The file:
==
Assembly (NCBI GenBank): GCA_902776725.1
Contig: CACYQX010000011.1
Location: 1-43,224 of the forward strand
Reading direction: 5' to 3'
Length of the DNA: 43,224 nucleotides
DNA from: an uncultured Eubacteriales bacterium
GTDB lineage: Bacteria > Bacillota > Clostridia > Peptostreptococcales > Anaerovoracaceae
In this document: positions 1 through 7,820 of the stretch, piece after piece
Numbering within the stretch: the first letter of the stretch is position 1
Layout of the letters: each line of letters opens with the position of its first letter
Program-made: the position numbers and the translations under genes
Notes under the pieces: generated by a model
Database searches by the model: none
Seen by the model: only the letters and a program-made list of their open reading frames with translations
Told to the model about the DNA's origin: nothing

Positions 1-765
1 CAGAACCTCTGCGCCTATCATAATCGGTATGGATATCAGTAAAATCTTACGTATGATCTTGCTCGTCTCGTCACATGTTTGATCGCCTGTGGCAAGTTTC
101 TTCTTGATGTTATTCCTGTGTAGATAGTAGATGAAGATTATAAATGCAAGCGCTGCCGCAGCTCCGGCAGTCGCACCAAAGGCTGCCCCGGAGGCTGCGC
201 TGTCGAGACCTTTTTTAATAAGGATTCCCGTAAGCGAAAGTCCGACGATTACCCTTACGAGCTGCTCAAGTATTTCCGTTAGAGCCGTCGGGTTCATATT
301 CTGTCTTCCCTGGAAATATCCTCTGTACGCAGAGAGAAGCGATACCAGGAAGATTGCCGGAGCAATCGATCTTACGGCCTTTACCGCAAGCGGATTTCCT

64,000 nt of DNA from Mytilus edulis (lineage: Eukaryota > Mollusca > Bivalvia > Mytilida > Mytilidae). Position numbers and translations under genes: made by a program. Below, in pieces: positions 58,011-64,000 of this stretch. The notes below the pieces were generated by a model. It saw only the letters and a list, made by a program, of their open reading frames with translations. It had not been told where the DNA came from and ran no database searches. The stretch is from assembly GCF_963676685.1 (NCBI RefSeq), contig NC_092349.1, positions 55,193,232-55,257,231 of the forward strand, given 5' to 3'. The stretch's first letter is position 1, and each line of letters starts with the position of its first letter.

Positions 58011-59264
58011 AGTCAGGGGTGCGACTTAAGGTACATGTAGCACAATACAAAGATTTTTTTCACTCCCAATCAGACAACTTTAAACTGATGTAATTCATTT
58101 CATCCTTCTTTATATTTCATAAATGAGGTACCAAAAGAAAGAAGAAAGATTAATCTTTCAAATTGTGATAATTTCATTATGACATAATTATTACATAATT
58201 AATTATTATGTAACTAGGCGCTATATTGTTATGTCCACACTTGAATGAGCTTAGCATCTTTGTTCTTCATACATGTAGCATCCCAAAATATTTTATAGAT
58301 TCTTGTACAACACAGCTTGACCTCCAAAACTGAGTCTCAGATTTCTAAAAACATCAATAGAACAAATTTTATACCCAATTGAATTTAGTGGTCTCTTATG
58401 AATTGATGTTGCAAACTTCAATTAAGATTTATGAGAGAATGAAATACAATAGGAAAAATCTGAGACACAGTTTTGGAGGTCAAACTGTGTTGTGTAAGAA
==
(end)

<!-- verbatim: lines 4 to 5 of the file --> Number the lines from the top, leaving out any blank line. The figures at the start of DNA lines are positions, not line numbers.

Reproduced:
Reading direction: 5' to 3'
Length of the DNA: 43,224 nucleotides